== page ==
9th Conference European Sociological Association

RN19 Sociology of Professions

2009-09-05 15:30:00 2009-09-05 17:00:00 Saturday, 5 September 15:30 - 17:00 Changes and Continuities in the Position of Professions in Organizations Building I, Auditório 2

Portuguese psychologists in search of the self-regulating monopoly's data from an exploratory approach to the field

Despite literature reference to the great power of professional associations (Halliday, 1987), research on the subject, and in particular on the process that leads to their creation, is scarce. The dominant Anglo-Saxon tradition acknowledges professional associations only as a stadium of the professionalization process; frequently as an indication of the maturity of the professional project (Larson, 1979). In fact, at least since the work of Carr-Saunders and Wilson (1933), sociology of the professions has made references to it in a secondary way.
In Portugal, we have detected a trend towards professional associations? discretionary creation (Rego in Freire, 2004), with some professional associations being recently created without observing the criteria that traditionally supported their foundation. These criteria were made into Law through Act nº6/2008, which came to regulate the creation of professional associations.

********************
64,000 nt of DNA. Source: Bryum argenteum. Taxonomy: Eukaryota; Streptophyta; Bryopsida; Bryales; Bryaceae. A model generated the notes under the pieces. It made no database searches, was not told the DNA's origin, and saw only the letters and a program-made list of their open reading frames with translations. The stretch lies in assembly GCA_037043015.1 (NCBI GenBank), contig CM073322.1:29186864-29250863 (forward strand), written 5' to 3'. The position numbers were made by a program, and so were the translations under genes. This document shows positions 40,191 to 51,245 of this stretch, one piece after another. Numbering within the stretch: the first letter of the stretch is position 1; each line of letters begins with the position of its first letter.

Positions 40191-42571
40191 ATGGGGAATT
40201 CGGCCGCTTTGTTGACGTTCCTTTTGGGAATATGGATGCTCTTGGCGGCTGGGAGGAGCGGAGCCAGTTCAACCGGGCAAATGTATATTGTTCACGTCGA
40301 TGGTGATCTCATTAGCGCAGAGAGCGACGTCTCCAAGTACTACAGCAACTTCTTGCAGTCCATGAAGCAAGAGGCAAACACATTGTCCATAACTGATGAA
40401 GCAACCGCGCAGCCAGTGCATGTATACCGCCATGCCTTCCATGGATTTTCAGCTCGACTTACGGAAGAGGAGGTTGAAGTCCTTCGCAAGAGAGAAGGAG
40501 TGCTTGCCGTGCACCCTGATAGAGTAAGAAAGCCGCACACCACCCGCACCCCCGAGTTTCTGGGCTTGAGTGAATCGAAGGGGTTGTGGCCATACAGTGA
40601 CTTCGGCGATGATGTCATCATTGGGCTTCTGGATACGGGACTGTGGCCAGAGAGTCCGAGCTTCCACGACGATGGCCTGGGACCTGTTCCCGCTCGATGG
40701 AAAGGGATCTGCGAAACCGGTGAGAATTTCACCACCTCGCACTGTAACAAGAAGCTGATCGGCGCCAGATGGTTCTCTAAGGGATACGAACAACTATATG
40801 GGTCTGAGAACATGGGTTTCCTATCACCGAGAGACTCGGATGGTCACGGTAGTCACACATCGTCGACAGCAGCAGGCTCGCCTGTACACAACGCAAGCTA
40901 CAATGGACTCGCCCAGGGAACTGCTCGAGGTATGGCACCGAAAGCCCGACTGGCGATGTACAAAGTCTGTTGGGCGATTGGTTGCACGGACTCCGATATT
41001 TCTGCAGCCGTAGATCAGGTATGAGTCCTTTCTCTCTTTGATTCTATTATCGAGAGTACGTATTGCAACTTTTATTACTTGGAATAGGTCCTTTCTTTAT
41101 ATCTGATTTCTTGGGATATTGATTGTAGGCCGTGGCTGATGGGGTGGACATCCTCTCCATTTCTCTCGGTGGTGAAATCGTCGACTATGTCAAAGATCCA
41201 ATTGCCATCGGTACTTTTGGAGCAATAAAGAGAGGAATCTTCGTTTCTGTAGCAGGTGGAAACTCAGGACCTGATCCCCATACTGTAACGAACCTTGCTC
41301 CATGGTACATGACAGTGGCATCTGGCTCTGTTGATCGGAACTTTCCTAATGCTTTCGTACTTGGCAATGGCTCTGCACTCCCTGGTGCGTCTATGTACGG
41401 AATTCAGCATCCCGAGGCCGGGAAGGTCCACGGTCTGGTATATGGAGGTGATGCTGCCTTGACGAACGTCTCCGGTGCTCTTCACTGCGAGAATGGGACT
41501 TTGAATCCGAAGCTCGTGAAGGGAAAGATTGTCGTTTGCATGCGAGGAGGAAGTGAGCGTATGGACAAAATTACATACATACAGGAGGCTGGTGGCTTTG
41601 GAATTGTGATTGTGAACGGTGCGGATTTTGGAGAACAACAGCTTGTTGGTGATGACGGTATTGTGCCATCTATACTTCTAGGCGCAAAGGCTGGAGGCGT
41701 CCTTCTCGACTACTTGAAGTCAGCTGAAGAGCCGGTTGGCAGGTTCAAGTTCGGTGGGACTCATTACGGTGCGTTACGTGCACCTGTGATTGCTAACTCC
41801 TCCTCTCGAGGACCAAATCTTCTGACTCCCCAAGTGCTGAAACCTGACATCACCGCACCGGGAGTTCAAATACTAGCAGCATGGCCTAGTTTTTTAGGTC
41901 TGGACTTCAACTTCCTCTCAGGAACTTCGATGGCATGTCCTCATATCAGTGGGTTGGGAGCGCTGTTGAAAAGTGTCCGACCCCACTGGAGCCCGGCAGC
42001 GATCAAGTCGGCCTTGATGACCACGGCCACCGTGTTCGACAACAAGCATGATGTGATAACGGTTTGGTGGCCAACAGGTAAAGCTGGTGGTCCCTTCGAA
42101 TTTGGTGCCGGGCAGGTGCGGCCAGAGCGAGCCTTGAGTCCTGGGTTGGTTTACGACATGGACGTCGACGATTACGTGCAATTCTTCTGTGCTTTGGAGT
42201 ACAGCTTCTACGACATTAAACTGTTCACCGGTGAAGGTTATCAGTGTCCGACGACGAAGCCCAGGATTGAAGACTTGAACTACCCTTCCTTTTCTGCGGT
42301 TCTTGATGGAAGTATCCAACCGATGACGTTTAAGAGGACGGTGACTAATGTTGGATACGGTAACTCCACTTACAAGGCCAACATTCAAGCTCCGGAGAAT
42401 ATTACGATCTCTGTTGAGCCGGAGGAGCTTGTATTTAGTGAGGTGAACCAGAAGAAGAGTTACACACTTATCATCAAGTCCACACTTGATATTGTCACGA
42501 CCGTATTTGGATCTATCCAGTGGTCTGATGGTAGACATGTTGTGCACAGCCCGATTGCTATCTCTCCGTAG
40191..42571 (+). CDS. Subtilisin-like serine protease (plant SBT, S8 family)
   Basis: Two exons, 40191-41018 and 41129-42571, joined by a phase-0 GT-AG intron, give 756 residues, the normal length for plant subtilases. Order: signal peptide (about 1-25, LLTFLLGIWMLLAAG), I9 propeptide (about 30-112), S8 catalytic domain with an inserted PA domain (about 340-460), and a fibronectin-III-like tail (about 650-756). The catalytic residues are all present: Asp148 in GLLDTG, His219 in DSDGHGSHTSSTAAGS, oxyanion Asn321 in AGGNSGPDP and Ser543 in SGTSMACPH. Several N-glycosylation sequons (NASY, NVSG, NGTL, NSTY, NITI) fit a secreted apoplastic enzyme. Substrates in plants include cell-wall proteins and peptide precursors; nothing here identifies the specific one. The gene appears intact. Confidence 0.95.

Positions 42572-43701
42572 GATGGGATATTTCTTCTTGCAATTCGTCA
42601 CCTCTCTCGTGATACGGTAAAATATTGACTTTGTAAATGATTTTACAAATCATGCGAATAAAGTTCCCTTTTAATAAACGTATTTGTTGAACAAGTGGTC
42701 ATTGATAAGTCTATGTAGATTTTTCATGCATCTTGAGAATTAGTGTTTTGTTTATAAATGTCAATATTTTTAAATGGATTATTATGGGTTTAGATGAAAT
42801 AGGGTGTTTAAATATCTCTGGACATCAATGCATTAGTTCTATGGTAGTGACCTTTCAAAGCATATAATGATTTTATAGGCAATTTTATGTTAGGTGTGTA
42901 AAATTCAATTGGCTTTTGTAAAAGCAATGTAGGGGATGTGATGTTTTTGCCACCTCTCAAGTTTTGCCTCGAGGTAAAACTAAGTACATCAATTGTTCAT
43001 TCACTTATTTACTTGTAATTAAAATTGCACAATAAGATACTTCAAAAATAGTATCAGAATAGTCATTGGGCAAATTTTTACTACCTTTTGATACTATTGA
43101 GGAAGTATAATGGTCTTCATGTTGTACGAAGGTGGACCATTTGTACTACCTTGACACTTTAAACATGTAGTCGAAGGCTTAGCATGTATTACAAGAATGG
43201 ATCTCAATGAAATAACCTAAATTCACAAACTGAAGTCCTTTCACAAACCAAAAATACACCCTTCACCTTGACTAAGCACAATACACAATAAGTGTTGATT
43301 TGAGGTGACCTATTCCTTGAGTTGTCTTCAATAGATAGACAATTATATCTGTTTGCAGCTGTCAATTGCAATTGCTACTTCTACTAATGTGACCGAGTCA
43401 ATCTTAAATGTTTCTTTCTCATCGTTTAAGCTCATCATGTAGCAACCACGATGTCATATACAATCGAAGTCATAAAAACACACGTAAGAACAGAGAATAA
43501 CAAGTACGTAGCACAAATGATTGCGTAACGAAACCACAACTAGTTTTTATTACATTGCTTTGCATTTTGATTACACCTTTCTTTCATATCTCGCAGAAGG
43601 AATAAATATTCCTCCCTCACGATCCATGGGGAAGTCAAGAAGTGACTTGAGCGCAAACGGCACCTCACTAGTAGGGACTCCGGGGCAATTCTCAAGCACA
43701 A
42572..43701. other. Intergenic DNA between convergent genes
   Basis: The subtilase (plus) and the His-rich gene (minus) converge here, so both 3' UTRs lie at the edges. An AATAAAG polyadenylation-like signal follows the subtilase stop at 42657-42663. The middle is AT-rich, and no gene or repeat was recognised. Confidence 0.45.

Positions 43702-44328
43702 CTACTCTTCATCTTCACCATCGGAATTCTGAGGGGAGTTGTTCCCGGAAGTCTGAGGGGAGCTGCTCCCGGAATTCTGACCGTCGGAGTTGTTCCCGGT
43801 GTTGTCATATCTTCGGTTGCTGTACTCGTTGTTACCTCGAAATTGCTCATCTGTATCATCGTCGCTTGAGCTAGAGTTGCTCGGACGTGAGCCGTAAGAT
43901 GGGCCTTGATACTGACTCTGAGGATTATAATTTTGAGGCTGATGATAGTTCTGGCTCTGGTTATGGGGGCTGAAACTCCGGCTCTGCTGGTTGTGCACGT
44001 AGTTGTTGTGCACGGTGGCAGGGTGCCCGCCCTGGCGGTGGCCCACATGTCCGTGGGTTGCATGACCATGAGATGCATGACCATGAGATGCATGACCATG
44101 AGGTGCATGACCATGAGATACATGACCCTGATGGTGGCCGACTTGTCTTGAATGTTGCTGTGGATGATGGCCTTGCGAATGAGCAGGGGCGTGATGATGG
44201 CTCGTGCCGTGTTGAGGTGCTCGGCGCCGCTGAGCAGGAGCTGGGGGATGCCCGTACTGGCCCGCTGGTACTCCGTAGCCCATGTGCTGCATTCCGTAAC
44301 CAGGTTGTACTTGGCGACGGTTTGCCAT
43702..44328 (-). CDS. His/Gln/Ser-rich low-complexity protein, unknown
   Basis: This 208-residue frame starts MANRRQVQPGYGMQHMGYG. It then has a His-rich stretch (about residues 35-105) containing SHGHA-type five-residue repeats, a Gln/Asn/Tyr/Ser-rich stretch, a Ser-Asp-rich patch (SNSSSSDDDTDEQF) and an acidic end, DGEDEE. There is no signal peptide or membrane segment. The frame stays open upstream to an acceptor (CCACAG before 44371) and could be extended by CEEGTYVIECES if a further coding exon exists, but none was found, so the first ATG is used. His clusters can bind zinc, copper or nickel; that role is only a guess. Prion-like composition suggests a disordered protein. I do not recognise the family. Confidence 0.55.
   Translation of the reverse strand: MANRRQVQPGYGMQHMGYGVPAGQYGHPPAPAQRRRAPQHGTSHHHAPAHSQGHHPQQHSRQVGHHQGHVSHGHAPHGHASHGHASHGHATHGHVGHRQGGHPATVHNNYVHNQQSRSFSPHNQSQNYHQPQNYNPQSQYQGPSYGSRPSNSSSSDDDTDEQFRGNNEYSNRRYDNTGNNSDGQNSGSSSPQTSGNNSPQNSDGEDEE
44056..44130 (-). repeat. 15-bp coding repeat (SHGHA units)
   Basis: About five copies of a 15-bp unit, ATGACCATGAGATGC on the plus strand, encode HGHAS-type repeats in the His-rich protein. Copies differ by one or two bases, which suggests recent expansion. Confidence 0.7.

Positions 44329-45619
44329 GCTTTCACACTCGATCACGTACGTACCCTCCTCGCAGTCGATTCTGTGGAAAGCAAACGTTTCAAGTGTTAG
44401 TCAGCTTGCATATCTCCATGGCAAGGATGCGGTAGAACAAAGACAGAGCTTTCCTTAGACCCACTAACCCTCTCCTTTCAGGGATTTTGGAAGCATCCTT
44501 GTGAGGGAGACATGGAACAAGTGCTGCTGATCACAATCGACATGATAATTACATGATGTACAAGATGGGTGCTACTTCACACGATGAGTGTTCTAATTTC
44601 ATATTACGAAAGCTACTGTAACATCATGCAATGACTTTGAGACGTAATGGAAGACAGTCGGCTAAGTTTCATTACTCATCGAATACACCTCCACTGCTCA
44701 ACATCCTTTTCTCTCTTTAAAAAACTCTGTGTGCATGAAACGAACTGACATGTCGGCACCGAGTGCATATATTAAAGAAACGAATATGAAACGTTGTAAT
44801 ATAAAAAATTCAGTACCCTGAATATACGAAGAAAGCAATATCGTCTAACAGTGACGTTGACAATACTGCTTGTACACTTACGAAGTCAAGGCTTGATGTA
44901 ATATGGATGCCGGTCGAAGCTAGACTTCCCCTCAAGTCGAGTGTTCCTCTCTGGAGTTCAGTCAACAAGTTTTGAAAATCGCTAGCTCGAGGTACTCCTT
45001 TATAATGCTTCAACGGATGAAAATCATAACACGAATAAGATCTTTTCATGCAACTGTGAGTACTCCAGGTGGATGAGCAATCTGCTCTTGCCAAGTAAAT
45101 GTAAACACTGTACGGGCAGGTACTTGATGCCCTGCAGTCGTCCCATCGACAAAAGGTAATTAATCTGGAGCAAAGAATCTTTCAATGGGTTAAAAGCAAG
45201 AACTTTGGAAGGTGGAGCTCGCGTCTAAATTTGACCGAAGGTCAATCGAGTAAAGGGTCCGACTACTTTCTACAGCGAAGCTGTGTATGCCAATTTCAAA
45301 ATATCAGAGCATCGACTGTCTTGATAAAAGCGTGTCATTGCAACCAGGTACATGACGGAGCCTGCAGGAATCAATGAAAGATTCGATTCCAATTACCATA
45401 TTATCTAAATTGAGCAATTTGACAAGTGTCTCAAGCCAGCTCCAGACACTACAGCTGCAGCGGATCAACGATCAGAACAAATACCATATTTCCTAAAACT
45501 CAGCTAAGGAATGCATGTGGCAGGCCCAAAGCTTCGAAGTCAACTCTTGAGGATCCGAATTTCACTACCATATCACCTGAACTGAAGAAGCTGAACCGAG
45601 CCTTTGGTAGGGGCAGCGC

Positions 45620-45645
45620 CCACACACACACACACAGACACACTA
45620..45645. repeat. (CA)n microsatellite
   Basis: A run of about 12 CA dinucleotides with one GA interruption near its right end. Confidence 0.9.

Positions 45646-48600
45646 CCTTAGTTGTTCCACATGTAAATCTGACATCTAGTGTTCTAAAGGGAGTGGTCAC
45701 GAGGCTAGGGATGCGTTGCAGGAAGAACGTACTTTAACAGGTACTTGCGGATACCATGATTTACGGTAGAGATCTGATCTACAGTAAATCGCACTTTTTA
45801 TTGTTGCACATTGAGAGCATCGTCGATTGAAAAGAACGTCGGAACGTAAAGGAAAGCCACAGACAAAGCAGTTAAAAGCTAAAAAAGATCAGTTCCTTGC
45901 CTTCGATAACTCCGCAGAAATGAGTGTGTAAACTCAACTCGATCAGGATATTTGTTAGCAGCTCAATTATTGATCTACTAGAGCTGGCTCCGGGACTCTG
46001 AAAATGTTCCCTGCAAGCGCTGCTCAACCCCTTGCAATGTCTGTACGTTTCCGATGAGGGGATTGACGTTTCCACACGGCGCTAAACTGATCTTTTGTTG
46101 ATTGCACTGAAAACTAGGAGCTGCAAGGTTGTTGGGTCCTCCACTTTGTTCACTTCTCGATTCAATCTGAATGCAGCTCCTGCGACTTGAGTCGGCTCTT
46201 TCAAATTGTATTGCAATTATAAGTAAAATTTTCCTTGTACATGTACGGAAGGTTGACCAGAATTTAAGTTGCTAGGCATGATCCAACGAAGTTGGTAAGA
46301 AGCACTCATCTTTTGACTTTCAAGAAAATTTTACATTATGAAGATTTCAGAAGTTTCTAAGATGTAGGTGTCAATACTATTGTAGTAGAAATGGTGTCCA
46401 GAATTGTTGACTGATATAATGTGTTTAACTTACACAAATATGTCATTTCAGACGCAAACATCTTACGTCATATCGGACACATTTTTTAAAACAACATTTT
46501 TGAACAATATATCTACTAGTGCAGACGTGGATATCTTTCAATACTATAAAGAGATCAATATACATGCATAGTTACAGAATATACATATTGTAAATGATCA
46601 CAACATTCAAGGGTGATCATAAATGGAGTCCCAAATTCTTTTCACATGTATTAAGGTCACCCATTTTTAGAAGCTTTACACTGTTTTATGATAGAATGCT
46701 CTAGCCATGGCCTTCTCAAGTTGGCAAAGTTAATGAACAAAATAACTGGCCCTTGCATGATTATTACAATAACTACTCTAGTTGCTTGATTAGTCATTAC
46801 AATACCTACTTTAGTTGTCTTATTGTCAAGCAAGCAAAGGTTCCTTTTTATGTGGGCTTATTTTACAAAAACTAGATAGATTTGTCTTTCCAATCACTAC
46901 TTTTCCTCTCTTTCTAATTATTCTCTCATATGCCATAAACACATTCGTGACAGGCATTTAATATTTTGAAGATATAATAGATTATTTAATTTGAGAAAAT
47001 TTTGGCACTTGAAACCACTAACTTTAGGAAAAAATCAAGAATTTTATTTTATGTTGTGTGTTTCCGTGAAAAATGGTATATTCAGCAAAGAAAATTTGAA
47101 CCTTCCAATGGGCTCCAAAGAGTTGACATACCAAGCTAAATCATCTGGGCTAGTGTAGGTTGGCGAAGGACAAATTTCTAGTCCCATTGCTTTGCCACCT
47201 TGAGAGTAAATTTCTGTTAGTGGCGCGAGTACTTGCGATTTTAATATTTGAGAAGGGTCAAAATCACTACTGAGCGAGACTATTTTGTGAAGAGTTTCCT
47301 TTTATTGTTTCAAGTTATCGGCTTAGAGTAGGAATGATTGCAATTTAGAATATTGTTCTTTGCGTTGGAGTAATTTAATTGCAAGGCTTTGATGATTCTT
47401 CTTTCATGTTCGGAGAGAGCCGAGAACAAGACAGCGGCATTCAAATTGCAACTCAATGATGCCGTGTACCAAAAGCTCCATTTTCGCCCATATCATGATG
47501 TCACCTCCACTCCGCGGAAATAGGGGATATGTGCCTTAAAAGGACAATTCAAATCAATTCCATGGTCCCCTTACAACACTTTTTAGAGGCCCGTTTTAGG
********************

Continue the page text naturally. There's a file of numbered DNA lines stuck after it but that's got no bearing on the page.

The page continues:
The power that professional associations enjoy, in Portugal significantly demonstrated by their sizeable visibility in the media, leads many professions to pursue this statute. This is the case of the Portuguese psychologists. In 2002 they created an organization with the specific purpose of becoming a self-regulated professional association; which they accomplished in 2008.
This paper presents the results of the an exploratory approach to the field. We will present a systematisation of the stages leading to the creation of the professional association. This proposal is supported both by documental analysis and by the analysis of actors perceptions of the process (activists from professional groups and members of political parties with parliamentary representation). We will take into account the formal and informal procedures, as well as the expectations regarding the increasing role ascribed to international professional associations (Evetts, 2002).
We expect to contribute, not only to highlight the political process behind professionalization, but also to understand how the relationship between pressure groups and parliamentary political parties shapes the political decision making process in Portugal.
At the same time, we believe that this research will enrich knowledge about professional regulatory convergences and divergences in Europe.